In deciding what readings to include and how to structure material for beginning an inquiry into issues of violence and gender, we have provided as broad an overview as possible. In choosing a particular aspect of violence and gender to study and in selecting particular texts, we have sought materials that offer a solid presentation and evoke dynamic responses. The best readings, in our view, are those that will provoke you into forming, analyzing, and questioning your own opinions and then encourage you to listen to the viewpoints—both convergent and divergent—of others. We trust that the topics that we have chosen and the texts that we have selected will stimulate you to think deeply about these important issues.

Read More Show Less

Table of Contents

(NOTE: Each chapter includes an Introduction.)

1. Conceptualizing Violence.

How to Think About Violence, James Gilligan. Boys Will Be Boys, Myriam Medzian. Biology, Development, and Dangerousness, Elizabeth J. Susman and Jordan W. Finkelstein. The Tipping Point, Malcolm Gladwell. Shame: The Emotions and Morality of Violence, James Gilligan. The White City and the Wild West: Buffalo Bill and the Mythic Space of American History, Richard Slotkin.

2. Social Construction of Masculinities, Femininities, and “The Other.”

'Night to His Day': The Social Construction of Gender, Judith Lorber. Speaking of Gender: The Darkened Eye Restored, Carol Tavris. Introduction: Post-Vietnam Blues; Old Warriors, New Warriors, James William Gibson. Song of Napalm, Bruce Weigl. Guerrilla War, W.D. Ehrhart. Masculinity, Power, and Identity, Nigel Edley and Margaret Wetherell. No Man Is an Island: Men in Relationships with Others, Christopher Kilmartin. Black-Widow Women, James William Gibson. Dressing the Dolls: The Fashion Backlash, Susan Faludi. Feminist Fatale: BUST-ing the Beauty Myth, Debbie Stoller. Recipe, Janice Mirikitani. Who Is the Enemy and What Does He Want?, James William Gibson. The Fight Against Hate: Why We Can't-and Shouldn't-Win It, Andrew Sullivan. The Outsiders, Adrian Nicole LeBlanc.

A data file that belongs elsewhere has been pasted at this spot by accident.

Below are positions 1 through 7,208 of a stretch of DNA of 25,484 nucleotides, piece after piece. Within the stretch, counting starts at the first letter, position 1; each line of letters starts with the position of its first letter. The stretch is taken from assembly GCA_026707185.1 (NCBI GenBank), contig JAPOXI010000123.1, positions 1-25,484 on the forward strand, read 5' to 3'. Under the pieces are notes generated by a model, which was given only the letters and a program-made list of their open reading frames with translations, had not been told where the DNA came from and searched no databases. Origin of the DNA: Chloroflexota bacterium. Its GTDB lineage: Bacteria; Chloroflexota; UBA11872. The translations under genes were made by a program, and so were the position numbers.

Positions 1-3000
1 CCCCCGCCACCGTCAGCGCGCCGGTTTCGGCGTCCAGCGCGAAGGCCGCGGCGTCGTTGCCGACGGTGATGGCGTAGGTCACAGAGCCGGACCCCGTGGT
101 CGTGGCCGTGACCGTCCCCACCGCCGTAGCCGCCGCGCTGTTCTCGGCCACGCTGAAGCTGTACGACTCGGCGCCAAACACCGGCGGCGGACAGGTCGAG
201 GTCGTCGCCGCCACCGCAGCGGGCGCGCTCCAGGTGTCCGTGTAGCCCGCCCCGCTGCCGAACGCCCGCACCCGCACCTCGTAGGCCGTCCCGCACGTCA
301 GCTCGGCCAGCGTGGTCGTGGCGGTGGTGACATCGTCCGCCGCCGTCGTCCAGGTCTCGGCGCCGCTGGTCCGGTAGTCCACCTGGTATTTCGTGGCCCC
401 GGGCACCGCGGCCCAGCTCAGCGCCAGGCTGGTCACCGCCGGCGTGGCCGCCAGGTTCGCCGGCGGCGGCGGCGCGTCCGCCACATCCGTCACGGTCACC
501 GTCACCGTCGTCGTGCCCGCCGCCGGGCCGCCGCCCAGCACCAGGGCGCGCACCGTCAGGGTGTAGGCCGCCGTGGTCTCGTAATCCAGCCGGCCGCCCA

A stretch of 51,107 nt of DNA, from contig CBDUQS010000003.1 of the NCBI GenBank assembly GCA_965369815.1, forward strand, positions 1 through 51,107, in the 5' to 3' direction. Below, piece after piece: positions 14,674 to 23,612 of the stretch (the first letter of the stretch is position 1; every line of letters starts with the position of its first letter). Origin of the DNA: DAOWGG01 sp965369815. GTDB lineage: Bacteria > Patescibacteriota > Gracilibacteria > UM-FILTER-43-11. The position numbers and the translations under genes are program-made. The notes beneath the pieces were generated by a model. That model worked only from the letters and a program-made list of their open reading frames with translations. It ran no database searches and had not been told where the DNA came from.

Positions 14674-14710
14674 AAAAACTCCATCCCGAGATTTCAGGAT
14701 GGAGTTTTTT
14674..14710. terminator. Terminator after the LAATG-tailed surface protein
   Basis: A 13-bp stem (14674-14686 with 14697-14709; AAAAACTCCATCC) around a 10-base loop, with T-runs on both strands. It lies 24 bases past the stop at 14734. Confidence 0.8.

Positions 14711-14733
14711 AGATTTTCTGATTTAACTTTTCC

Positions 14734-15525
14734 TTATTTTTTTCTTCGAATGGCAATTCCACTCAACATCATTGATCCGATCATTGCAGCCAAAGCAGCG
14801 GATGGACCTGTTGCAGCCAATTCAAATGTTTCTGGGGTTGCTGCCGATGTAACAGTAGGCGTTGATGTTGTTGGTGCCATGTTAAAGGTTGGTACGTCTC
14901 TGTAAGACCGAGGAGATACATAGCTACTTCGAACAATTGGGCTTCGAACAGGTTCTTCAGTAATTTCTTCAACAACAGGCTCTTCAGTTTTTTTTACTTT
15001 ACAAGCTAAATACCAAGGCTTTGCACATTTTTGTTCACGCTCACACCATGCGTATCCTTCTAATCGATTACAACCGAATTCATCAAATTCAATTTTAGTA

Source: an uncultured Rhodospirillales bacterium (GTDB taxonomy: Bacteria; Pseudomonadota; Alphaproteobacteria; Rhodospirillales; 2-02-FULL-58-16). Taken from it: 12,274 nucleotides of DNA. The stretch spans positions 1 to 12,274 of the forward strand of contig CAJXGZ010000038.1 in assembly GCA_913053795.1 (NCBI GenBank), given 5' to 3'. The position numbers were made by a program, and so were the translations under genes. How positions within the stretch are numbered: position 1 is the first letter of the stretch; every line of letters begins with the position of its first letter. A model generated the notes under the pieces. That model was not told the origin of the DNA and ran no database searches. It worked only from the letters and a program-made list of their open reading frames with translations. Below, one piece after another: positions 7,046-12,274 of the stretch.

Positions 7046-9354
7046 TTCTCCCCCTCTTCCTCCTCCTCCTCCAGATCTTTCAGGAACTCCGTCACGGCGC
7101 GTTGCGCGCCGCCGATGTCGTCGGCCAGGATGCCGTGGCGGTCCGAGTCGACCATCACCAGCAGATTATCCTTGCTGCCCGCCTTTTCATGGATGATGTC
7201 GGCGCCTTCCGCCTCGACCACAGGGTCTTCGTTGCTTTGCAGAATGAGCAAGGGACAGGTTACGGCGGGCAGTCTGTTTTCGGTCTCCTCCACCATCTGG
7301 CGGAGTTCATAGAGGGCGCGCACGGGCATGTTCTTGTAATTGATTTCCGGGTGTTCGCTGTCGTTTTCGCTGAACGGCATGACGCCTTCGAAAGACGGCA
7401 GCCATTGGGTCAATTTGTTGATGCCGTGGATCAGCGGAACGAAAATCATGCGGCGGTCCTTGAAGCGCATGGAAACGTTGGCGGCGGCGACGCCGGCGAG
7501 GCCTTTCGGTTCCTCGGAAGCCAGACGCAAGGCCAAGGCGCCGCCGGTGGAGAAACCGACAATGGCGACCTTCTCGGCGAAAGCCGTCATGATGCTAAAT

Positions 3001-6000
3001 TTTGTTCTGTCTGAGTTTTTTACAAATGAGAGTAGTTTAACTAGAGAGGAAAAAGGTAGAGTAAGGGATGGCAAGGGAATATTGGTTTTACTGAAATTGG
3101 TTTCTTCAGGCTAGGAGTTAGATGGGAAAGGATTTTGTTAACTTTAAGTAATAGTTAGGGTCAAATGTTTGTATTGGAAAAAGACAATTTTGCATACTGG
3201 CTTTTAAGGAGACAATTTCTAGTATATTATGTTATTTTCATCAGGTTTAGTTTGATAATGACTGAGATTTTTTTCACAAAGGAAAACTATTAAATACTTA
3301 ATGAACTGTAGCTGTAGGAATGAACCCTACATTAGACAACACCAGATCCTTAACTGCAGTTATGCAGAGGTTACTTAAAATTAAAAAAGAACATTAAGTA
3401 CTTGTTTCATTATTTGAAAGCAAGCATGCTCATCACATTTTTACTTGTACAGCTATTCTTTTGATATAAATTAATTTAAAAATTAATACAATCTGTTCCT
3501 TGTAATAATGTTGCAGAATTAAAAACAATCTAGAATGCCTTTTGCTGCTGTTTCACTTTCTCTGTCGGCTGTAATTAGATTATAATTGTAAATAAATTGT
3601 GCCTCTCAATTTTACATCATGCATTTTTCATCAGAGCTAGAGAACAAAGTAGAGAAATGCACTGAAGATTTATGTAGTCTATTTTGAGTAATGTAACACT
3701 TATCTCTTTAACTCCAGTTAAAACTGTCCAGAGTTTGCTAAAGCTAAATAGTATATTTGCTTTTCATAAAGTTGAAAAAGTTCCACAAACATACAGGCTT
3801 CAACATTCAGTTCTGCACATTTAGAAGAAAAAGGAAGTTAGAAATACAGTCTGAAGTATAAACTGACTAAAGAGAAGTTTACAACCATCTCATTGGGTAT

3. Youth Violence.

Youth Gangs: A Developmental Perspective, Daniel J. Flannery, C. Ronald Huff, and Michael Manos. Gang Member Demographics and Gang Subcultures, Irving A. Spergel. Kids, Guns, and Violence: Conclusions and Implications, Joseph P. Sheley and James D. Wright. 'Race' Politics, Luis J. Rodriguez. Students' Reports of School Crime: 1989 and 1995, Kathryn A. Chandler, Christopher D. Chapman, Michael R. Rand, and Bruce M. Taylor. Supremacy Crimes, Gloria Steinem. I Prayed for Gun Control and Got Better Background Checks, Tonya M. Matthews.

4. The Violation of Body Space.

Violence Against Women: Physical and Mental Health Effects, Part I: Research Findings, Lisa A. Goodman, Mary P. Koss, and Nancy Felipe Russo. Violence in Intimate Relationships: A Feminist Perspective, bell hooks. Battering: Who's Going to Stop It?, Ann Jones. Healthy Choices, Janice Mirikitani. Acquaintance Rape: Revolution and Reaction, Paula Kamen. Preface; An Assault on Sexual Identity, Michael Scarce. Impact of Sexual Abuse on Children: A Review and Synthesis of Recent Empirical Studies, Kathleen A. Kendall-Tackett, Linda Meyer Williams, and David Finkelhor. The Impossible, Bruce Weigl. Abuse, Toi Derricotte.

5. Violence and Sports.

Sporting Masculinities: Gender Relations and the Body, Andrew Parker. Sexuality and Power, Michael Messner and Donald Sabo. Sports: When Winning Is the Only Thing, Can Violence Be Far Away?, Myriam Medzian. Boyhood, Organized Sports, and the Construction of Masculinities, Michael A. Messner. Our Guys: The Basement, Accusation and Denial, Bernard Lefkowitz. The Boys, the Broomhandle, and the Retarded Girl, Alicia Ostriker.

6. Media Representation of Violence.

Sin and Redemption: The Sugar Ray Leonard Wife-Abuse Story, Mike Messner and William Solomon. Why We Watch, Jeffrey Goldstein. Sizing Up the Effects, Sissela Bok. Aggression, Sissela Bok. Predictors of Children's Interest in Violent Television Programs, Joanne Cantor and Amy I. Nathanson. Lady Killers: Tough Enough?, Sherrie A. Inness.

7. Preventing Violence and Revisioning the Future.